Doctors Michael Reider and Christina Grant appeared as witnesses on the panel to raise their concerns with the legislation. Dr. Reider commented on the legal age of consumption from a scientist’s perspective, arguing that it should be 25 years.
Dr. Grant argued that because young people’s brains continue to develop into their mid-20s, legislators should be cautioned of the long-lasting life effects of early use of cannabis.
Dr. Reider raised concern with the provisions related to personal plant cultivation at home, in particular for parents with young children. On this matter, we should note that the Canadian Association of Chiefs of Police strongly recommends against in-home production and that any provisions related to personal cultivation be removed.
As Parliamentarians, we have a responsibility to protect Canada’s youth.
Thank you to Senator Oh for hosting this panel.
This week, we were saddened to mark the retirement of two exceptional female Parliamentarians, Senator Joan Fraser and Senator Claudette Tardif.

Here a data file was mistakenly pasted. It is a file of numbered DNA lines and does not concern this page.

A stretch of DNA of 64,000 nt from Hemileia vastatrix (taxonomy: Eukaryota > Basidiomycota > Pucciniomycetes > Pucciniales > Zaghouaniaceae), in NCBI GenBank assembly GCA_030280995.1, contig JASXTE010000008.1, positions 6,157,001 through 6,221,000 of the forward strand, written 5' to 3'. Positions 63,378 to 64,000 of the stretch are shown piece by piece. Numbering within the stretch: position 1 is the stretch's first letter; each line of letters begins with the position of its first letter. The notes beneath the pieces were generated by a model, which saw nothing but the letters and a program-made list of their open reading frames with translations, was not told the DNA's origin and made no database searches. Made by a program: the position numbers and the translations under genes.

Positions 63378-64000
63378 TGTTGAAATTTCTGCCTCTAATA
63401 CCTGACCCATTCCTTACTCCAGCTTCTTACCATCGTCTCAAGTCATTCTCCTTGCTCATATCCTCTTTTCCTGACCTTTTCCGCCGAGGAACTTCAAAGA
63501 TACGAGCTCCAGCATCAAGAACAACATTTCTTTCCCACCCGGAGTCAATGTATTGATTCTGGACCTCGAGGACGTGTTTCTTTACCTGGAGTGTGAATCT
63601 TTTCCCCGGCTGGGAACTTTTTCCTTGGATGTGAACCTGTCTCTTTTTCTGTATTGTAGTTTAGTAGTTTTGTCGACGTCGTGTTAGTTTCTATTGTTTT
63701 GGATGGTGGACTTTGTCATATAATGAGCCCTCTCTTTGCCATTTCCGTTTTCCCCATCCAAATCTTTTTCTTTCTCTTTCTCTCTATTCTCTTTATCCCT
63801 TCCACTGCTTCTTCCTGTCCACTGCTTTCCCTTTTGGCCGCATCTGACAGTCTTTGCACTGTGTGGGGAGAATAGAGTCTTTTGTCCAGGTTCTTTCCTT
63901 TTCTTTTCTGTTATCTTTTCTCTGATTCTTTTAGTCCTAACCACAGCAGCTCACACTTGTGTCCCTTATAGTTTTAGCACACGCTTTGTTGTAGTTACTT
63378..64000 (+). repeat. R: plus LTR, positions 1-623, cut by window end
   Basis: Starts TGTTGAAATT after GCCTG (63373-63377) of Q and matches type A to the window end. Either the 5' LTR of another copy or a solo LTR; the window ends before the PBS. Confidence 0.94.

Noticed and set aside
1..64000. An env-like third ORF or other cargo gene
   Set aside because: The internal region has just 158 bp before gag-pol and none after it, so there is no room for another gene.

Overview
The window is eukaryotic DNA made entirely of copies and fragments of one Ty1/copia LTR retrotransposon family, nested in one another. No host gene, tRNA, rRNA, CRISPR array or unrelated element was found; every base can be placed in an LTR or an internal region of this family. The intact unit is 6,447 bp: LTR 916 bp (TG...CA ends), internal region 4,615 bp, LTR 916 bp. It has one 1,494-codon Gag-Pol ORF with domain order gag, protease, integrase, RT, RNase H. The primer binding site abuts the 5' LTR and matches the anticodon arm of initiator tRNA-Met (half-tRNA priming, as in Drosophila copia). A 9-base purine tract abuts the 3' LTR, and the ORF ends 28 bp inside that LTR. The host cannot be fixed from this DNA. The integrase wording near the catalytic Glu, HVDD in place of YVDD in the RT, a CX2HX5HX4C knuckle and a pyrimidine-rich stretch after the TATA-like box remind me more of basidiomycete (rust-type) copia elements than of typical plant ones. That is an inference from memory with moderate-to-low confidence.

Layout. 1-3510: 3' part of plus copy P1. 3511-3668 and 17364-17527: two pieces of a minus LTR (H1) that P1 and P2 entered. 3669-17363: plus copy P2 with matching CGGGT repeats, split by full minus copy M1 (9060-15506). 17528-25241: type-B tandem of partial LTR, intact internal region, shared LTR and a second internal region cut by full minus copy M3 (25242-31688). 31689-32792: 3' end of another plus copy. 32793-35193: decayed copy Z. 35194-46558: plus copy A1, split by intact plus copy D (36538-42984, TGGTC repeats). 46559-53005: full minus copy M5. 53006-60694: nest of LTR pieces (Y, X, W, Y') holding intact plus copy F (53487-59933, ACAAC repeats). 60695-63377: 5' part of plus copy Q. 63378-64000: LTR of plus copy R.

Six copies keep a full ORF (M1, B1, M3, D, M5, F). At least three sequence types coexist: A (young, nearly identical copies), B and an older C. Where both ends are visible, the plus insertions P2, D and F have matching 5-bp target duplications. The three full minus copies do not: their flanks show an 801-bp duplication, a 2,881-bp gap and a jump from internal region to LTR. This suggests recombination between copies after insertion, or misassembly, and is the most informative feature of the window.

Joan Fraser was a renowned journalist in her previous career, and her interest in serious public policy issues found a new home when she arrived in the Senate. Over the years she chaired some of our most prestigious committees, including the Senate Committee on Legal and Constitutional Affairs, the Senate Committee on Transport and Communications, and the special committee on the “Clarity Bill.” She was also chair of the Senate Committee on Rules, Procedures and the Rights of Parliament where her attention to detail — her editor’s eye — served her extremely well. There can be no argument that her knowledge of our Rules and procedures is second to none.
Claudette Tardif’s extraordinary career, both as educator and senator, has been a story of commitment and achievement. She is known as a staunch defender of the cultural and linguistic rights of francophone minorities in Canada, particularly in her home province of Alberta. She was the chair and vice-chair of the Canada-France Inter-Parliamentary Association, and also chaired the Senate Committee on Official Languages for many years, reporting on various subjects, including CBC/Radio-Canada’s language obligations and increasing bilingualism among young Canadians.